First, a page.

- "To live on a day-to-day basis is insufficient for human beings," the late neurologist Oliver Sacks once wrote, "we need to transcend, transport, escape… in states of mind that allow us to travel to other worlds, to rise above our immediate surroundings." Lena Willikens is dedicated to this idea. She compared her 2014 RA podcast to "feeling hallucinogens without taking some," and to a mythical serpent that might "let you forget about the body you're trapped in." Willikens' DJing is usually described as psychedelic, but she gets that feeling across in an unusual way. Whether she's playing slo-mo acid, EBM burners, weird techno or hand drumming tracks, her selections have a sludgy consistency. The tempo rarely goes past 115 BPM, and the lows and mids have a grimy churn.
Selectors 005 is typical of Willikens' sound. "Oil," by Le Matin, is an obsessive tribute to another substance her DJing often evokes: "I like it very much, h-m-m-m-m," goes the vocal, "oil is the best thing I ever drank." Willikens describes the compilation as a "little trip through the dunes"—towLie's "Conan," for example, sounds like a 16-bit video game version of that landscape. Some tracks, though, transport you to other kinds of places. JASSS's drowsy vocals on "Little Lines" hang over synths that whizz by like F1 racecars. "Tribal Dose," a percussive mid-'90s roller by DoseZero, has birdsong and loon calls, though it's tougher than the average Fourth World excursion.
The compilation's seven unreleased tracks include a few slow-burning bombs. Anatolian Weapons' "Disillusioned" is the sort of epic, chewy acid cut that Andrew Weatherall would wear out (that's also true of the excellent "Morning Star (Dub Mix)," a 1996 track by Richard H. Kirk's Sandoz alias). On Borusiade's "Night Dive (An Exercise In Indulgence)," things get truly unhinged—a falling six-note synth pattern, descending amid jets of steam and pinball-lever toms, summons some fairground nightmare. On tracks like these it's easy to imagine a dance floor tipping into delirium, their defences worn down by hours of Willikens' patient, chugging builds.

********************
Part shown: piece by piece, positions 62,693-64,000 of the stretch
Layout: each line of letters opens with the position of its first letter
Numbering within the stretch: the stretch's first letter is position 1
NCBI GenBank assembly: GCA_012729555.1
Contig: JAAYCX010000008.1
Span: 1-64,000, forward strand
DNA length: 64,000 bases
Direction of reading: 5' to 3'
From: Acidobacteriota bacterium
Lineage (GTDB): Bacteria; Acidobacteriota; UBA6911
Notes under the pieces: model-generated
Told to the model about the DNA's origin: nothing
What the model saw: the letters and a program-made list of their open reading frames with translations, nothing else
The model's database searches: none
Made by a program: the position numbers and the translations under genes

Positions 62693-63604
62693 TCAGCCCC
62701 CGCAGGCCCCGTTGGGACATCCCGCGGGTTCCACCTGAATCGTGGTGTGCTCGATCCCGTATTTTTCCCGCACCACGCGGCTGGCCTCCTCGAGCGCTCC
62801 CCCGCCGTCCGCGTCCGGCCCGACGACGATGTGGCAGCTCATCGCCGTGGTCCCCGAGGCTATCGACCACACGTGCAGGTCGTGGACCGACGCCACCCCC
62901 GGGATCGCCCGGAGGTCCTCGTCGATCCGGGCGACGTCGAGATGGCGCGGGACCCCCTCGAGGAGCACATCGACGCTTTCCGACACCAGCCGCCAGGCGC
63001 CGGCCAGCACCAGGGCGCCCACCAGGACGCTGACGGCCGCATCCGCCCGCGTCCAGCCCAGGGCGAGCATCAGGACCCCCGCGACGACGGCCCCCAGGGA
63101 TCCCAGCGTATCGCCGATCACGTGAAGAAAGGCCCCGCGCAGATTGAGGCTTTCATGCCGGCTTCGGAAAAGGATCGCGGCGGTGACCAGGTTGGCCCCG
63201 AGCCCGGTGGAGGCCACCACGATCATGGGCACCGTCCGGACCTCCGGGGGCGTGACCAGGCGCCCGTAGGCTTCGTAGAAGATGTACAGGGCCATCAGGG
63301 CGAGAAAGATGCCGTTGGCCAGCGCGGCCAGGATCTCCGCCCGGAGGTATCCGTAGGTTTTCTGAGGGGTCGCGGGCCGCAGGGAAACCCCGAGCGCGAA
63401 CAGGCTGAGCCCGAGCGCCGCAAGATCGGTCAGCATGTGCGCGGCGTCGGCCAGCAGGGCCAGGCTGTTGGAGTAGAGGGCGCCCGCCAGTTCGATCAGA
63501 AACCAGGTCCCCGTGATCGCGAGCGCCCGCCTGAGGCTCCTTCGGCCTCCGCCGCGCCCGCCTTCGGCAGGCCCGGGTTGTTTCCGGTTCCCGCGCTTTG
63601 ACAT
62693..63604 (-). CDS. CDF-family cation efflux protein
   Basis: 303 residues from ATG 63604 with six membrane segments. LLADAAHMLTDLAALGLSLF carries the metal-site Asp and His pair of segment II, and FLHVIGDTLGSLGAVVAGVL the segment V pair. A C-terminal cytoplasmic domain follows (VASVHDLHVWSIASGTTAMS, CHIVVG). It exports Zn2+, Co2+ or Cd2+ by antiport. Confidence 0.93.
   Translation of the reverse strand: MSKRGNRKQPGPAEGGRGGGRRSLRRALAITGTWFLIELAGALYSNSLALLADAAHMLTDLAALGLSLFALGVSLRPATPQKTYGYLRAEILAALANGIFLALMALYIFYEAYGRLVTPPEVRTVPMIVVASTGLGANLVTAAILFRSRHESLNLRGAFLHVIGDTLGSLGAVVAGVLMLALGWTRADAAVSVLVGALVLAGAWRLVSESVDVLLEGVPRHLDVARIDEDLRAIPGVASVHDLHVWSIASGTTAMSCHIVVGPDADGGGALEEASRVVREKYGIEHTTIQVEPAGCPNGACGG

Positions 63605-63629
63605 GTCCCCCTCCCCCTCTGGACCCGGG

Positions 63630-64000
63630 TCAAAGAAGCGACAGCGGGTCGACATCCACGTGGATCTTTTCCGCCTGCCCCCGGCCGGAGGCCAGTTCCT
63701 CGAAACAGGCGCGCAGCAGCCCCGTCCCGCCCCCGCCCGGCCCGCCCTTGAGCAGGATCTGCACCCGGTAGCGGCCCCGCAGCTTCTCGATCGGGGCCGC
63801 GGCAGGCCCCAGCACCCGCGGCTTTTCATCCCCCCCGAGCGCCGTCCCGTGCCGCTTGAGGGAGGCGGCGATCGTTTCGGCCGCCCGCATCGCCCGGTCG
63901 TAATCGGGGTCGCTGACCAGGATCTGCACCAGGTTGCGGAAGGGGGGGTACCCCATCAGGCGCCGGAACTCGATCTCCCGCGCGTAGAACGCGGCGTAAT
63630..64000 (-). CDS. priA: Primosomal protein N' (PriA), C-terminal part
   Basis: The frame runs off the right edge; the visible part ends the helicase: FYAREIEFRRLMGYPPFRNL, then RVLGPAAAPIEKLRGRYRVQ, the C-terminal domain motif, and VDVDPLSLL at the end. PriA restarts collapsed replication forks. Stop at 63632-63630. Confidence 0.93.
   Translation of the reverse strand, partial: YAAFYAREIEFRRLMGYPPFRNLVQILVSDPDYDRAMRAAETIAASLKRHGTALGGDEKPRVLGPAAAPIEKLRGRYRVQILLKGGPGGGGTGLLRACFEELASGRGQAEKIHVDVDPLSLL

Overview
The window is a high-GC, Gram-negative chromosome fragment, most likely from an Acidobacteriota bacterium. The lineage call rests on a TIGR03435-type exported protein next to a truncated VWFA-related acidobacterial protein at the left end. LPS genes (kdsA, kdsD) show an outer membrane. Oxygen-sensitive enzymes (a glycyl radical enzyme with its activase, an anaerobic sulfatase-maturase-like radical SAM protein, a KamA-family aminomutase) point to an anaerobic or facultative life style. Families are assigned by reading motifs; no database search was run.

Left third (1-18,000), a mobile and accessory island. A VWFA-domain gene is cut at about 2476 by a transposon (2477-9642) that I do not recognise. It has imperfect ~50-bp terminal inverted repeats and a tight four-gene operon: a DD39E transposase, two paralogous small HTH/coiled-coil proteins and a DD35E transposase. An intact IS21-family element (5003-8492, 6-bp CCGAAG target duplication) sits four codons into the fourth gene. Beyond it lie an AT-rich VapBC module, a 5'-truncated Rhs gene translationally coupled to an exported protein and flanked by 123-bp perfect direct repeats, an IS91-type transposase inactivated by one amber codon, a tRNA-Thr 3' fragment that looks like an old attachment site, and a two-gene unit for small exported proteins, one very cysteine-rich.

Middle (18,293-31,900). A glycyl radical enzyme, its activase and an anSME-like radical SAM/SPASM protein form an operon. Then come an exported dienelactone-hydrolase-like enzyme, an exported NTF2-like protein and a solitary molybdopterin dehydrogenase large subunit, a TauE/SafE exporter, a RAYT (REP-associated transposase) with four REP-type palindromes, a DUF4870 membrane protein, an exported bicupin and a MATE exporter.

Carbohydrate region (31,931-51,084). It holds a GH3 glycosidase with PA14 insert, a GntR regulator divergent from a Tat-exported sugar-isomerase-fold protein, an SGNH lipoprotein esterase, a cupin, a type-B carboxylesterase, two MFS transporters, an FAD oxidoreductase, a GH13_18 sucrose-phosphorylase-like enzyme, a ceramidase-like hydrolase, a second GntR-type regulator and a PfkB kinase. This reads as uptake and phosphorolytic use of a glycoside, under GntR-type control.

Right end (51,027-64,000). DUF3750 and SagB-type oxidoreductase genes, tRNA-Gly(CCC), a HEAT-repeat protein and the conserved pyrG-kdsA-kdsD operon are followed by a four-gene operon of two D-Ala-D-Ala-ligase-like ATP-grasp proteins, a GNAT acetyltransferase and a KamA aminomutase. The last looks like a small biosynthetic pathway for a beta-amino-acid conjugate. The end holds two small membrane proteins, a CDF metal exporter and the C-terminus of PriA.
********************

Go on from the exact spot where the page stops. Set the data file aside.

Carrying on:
Other highlights are scrappy gems from Willikens' own collection. Sysex, AKA Heinrich Tillack, released three EPs and a compilation on Plus 8 in the '90s, and one of those tracks, "Deep Space," makes the cut here. He mostly made pumping acid and 909 tracks, but "Deep Space," with its screeching synths and comical melody, hardly sounds like a Plus 8 record, or like much from that era. On the other hand, the Chekov-edited "Voice Of Command," from the Canadian industrial band Varoshi Fame, is from 1987, and its squeaky-hinged beat seems about as old. With most other tracks here, you can rarely tell by ear where, who, or when they're from.
The compilation works well as a listening album, with a couple exceptions. "Minima," an arid clap track by Parrish Smith, sounds like a good Cómeme B-side, but it'd be easier to appreciate in a trippy blend. The same goes for Vromb's "Amalgame," a k-hole techno cut of ocean-deep sonar pings that stretches on for a bit too long. Then again, Willikens hasn't built a reputation for playing nice and easy records. Some DJs would think twice about dropping tracks like these: they might be too slow, too deep, too weird. However accessible Selectors 005 is or isn't, there's no denying how clearly it communicates what Willikens is about, and the sort of out-there places she's willing to take you to.
01. JASSS - Little Lines
02. Garland - Sepses
03. Sandoz - Morning Star (Dub Mix)
04. Vromb - Amalgame
05. Le Matin - Oil
06. Anatolian Weapons - Disillusioned
07. Parrish Smith - Minima
08. Varoshi Fame - Voice Of Command (Chekov Re-Edit)
09. towLie - Conan
10. Sysex - Deep Space
11. Borusiade - Night Dive (An Exercise In Indulgence)
12. DoseZero - Tribal Dose